Past, Present, Pokey
STLs favorite hometown musician, the charismatic Pokey LaFarge is right where he wants to be: perfectly poised to take on the world with his timeless tunes as the musician in the middle.
Nestled comfortably somewhere between rock star and Americana crooner stands the talented Pokey LaFarge. The Bloomington, Illinois, native has lived in St. Louis for the last seven years, but was raised with a decidedly Chicago influence—a combo that leaves him calling both St. Louis and Chicago home. He's an eternally proud advocate for middle America, as evidenced by recent interviews with Rolling Stone and NPR's “Fresh Air,” not to mention his countless tunes that pay tribute to the heartland and his band full of Midwest natives. A quick listen to “Knockin’ the Dust off the Rust Belt Tonight,” and there's no doubting his originality and artistry are largely inspired by his Midwest roots. Although LaFarge began his career inspired by America’s earliest country, blues and jazz musicians (he counts Sidney Bechet and Jimmy Rodgers among his top influences), he’s the first to note that he’s not trying to recreate the past (even if he does favor performing on a 1957 Gibson guitar). And with a world tour under his belt, A-list friends like Jack White, performances on the “Late Show with David Letterman” and a new album released April 7 on the notable Rounder Records (a label he shares with George Thorogood and the Destroyers, Gregg Allman and Alison Krauss), LaFarge has already lived a life far beyond the old back-porch singers who were his inspiration. We traded stories with LaFarge in advance of his late April appearances at Off Broadway, Vintage Vinyl and Euclid Records— and it went a little something like this…
Sashaying into his Cherokee Street studio where we were scheduled to meet for our interview, he began apologizing. “Am I late? How late am I? When was I supposed to be here? I’m sorry about the mess.”
Within minutes, he had won over the crew, introducing himself to everyone, popping off jokes and generally embodying the Midwestern, nice-guy reputation LaFarge fans have come to know so well. One of our first questions for the singer, born Andrew Heissler, was what he likes to be called. “Pokey’s fine,” he responded. “Most people call me that.”
We followed up with, “Do you have any other nicknames?” Without missing a beat, he grinned and answered, “I don’t give away all my secrets.”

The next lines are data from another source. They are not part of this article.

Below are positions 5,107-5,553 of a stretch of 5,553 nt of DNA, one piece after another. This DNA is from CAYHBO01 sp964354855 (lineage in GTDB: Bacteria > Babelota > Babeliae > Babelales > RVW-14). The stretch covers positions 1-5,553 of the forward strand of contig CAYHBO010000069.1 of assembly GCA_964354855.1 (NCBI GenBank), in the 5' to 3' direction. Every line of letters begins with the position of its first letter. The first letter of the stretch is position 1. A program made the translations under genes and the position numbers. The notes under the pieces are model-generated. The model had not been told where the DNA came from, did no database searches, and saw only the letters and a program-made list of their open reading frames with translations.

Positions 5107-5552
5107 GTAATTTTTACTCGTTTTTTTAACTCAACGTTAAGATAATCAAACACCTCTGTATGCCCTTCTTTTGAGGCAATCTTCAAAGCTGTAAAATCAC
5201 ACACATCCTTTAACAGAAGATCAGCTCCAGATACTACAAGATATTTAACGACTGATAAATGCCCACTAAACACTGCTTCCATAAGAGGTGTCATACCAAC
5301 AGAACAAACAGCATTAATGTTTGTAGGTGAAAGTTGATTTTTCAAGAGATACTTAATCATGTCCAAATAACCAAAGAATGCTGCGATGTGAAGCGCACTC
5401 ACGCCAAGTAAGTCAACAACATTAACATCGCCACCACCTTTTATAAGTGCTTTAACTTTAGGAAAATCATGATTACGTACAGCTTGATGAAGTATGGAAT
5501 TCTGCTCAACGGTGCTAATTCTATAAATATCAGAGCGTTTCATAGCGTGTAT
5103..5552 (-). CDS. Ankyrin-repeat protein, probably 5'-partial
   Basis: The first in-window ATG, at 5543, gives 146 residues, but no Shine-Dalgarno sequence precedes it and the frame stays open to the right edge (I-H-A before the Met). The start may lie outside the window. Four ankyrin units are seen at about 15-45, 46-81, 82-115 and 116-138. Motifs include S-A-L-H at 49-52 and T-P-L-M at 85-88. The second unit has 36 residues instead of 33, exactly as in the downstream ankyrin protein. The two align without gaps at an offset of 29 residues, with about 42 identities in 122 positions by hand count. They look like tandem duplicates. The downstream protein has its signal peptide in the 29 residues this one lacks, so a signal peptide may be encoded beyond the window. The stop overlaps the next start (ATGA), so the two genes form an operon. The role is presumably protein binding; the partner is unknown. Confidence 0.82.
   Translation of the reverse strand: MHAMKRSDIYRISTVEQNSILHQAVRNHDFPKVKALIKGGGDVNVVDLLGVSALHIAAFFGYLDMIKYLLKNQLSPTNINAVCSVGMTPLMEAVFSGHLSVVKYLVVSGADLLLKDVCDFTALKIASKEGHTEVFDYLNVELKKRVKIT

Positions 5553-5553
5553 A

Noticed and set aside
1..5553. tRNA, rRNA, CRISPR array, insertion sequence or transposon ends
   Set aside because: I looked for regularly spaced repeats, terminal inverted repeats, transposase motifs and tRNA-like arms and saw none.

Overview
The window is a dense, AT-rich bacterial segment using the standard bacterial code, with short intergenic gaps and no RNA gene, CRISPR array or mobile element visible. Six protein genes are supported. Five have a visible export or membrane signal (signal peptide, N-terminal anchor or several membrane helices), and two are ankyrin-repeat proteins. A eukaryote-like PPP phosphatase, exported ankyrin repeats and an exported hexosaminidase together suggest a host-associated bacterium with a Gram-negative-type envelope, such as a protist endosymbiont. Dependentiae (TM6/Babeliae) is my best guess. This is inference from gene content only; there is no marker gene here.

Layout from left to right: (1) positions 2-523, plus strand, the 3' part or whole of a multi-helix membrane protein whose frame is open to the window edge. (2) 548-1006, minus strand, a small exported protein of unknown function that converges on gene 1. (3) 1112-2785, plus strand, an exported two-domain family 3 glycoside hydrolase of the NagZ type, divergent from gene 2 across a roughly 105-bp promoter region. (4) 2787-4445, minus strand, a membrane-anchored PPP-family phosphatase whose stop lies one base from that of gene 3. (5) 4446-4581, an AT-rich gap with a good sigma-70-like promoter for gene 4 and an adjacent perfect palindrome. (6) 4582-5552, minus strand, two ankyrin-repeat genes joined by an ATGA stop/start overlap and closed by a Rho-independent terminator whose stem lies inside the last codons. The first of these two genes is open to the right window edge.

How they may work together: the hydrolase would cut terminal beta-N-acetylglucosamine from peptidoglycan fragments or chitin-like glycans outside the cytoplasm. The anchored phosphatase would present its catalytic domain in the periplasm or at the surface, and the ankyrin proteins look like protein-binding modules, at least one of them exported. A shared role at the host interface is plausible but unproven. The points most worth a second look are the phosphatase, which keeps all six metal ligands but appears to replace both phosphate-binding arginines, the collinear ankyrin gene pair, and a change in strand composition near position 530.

Our next move? Unearthing as many secrets as he would tell us, of course.
ALIVE: Congratulations on the new album, “Something in the Water.”
Pokey LaFarge: Thank you. Yeah, there’s been I don’t know how many photo shoots, rehearsals and a music video. Things are crazy. We tour until August and then we get a few weeks off, which I’m looking forward to. We’ll get to enjoy some summertime, get in the studio and mess around with some ideas.
ALIVE: Would you rather be touring or recording?
PL: It’s hard to say what you’d rather be doing. [Music] encompasses both sides of you. The touring encompasses the performance side and then the recording encompasses the writing side—the creator and the artist. That’s something that ultimately ends up getting set in stone. The performing is so much freer because it’s fleeting. If you make a mistake, a lot of times people don’t know. Of course, with touring you get to travel. We were just in Australia and New Zealand, and who’s to say I would have gotten to go there if I wasn’t touring.
ALIVE: This is your seventh album and you’re stepping into new territory with your sound. How do you feel you’ve changed?
PL: Well, I think that for the first time ever, at least in the entirety of an album, I was able to retain a lot of space in the music, which is a very difficult thing to do without making it sound completely stark and empty. The goal, for me, is to make music that has good grooves and good harmonies that accentuate the melodies and lyrics. I sometimes sing a lot of words, but still, to be able to retain a lot of space and let things breathe makes it seem more natural and not forced.
ALIVE: You covered a couple of standards on this album, in addition to writing originals. Did you do a lot of writing when you were in the studio?